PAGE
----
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Footpatrol and Converse Meets Joy Yamusangie

2020 has been a real turning point for us all, a year where creatives have found new ways of using their platforms to start conversation, discuss and engage in new ways with their audience through education and awareness. Another way has been through collaborations like the recently launched Converse x Denim Tears Chuck Taylor.

Awareness and change has been the topic of conversation for this year – Tremaine Emory of Denim Tears’ most recent collaborative effort with Converse portrays both of these by displaying a powerful graphical message on a very iconic silhouette.

Coming from a multi-faceted team, we want to use our platform to introduce and shine light on many of the talented creatives we discover. Many creatives are using their specialised medium not only to communicate a message, but also to amplify voices within their community.

We sat down with multi-disciplinary artist Joy Yamusangie to talk about the correlation between art and spreading a message in a peaceful yet powerful way.

Footpatrol: Joy it is lovely to meet you, how are you?

Joy Yamusangie: Today I’m good, it’s been a really unpredictable and uncertain time for many so I’m really just trying to take each day as it comes and celebrate the small joys in life. 

FP: As an introduction could you share with us and also to the Footpatrol readers a bit about yourself and what you do?

JY: My name is Joy Yamusangie, I am a multidisciplinary artist based in London. 

FP: What was it about Art that interested you so much to pursue it as a career?

JY: It has been something that I’ve always enjoyed since being a kid. I like working on new and exciting projects, experimenting with new mediums and connecting with other artists who love creating just as much as I do. 

FP: Your work has an extremely individualistic look. How did you come up with such a distinctive style?

JY: My style feels like it is the result of all of my influences, taste, experiences, material experiments, everything over the years merged into one. It’s a reflection of everything I am.

FP: Do you think your upbringing helped nurture those ideas that you had in your head when you began?

JY: I take in everything around me as inspiration, conversations, colours, memories. So naturally, my upbringing, my family and my culture has influenced my work. At the moment, I am really interested in the stories and rituals passed down within my family and finding visual ways to document these making these personal memories permanent.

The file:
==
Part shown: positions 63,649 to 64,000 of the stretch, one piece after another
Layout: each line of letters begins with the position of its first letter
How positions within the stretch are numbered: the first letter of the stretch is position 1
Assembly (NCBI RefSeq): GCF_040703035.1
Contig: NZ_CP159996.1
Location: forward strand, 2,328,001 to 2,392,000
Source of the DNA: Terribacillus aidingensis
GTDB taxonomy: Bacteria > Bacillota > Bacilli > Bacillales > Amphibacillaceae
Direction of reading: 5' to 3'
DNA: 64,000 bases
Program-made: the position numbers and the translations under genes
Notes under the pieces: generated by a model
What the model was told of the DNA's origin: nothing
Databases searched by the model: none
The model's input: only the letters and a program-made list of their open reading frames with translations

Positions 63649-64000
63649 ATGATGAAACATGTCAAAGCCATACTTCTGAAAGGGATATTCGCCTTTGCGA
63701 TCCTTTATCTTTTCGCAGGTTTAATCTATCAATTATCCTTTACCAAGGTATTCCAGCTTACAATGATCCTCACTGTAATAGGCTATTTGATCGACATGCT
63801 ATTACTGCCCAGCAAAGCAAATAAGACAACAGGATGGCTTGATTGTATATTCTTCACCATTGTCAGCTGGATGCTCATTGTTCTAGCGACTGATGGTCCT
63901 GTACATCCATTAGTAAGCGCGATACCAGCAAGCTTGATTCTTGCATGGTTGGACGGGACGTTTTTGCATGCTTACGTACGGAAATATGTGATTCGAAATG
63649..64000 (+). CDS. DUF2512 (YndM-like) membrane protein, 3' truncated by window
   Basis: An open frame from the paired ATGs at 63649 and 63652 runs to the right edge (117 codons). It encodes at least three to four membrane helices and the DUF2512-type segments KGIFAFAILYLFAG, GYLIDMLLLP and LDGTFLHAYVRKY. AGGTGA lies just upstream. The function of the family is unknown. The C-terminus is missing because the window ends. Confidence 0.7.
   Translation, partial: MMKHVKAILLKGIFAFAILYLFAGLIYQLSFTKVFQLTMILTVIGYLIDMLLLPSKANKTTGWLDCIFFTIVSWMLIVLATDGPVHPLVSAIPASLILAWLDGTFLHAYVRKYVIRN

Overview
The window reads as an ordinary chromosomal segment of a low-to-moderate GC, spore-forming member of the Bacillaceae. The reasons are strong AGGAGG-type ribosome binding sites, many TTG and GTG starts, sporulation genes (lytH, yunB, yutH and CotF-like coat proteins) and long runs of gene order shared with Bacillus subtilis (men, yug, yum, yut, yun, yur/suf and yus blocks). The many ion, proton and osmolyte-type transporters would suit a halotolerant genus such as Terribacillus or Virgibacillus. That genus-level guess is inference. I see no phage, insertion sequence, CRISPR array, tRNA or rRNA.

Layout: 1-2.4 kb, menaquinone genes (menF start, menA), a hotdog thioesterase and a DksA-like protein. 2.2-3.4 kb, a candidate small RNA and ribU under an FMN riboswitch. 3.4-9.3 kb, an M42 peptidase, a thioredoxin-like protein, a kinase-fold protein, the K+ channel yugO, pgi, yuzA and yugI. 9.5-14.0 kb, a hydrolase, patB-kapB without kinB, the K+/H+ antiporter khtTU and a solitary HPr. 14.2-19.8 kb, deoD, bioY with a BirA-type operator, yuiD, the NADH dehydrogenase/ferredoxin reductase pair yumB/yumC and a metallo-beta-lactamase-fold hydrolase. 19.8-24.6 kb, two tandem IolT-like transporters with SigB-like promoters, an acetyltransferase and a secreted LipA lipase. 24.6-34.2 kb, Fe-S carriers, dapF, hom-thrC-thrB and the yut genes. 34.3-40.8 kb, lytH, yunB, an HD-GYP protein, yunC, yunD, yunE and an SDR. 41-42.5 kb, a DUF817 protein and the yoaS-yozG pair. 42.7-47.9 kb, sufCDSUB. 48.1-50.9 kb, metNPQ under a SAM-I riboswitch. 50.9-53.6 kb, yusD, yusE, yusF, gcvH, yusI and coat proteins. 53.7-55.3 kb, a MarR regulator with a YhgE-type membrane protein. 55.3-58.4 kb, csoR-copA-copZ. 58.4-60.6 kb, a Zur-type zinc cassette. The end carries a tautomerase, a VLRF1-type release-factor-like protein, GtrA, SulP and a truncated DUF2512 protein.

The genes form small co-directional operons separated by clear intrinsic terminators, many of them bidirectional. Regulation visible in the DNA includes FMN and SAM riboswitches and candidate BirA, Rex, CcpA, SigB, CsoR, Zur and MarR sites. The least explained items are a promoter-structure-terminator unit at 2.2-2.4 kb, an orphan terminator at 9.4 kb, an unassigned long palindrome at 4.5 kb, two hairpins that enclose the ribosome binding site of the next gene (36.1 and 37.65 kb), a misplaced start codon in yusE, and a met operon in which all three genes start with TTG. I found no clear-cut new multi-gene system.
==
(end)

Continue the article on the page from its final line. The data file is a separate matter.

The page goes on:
FP: The recent collaborative project between Converse & Denim Tears is one that is all about educating people on social issues & particularly pushing people to vote in the upcoming US elections. Have you ever used your artwork as an additional outlet to educate your audience on the wider spread issues in the world?

JY: Illustration has so much power, we use it for campaigns, infographics and to spread awareness. In the past I’ve used my work to talk about various issues, including the importance of voting in elections here in the UK. Sometimes images are able to communicate a message more effectively than words. 

FP: Tremaine’s use of the African-American flag on one of the most iconic silhouettes of all time speaks a very powerful message, it has helped encourage the dialogue on the Black American experience today. Do you feel your creativity & work can also help start conversation and inspire change?

JY: I really admire the clear symbolism of the African-African flag and its role as a symbol outside the United States. I’d like to think that my work has the potential to at least open conversations and start discussions on the themes present in my art. 

FP: What about other influences, did you have anyone that you looked up to when coming up with your pieces?

JY: Artists such as Issac Julien, Keith Haring (who had an exhibition in Liverpool that I saw in 2019) and Picasso’s ‘Blue Period’. 

FP: You also produced the award piece for the London Borough of Culture, how did this opportunity come about?

JY: They reached out last year and I sent over my ideas which they really liked. I spent over a month working at Chris Bramble’s ceramic studio in north London. He taught everything I needed to know about making plaster casts and working with clay. The end result was very different from my usual 2D work but has definitely made me keen to return to clay in future.

FP: You currently have an exhibition running at Home Manchester that launched fairly recently, how has that been going?

JY: Unfortunately I haven’t been able to visit the exhibition due to covid-19, but the gallery team are lovely and have sent me pictures and lots of updates and so that I feel very involved and from what I’ve heard it’s going really well. It’s great to be able to show my work outside of London. 

FP: Could you tell us a bit about the concept behind your exhibition?

JY: The exhibition is a collection of my own dreams and memories. Looking back to these moments for hints and revelations of my own future. 

FP: Thank you so much for spending some time with us Joy, it’s been amazing to be able to hear your story and share it. Before we let you go, is there anything you would like to share with the Footpatrol followers?

JY: If you can’t visit the show but are interested in reading more about my exhibition Blue Glass Fortunes, I talk more about it in @thisisanartbook issue 1. I’m also working on a new series of work with an exhibition to follow which I’ll be sharing info on via my Instagram and twitter @joyyamusangie 

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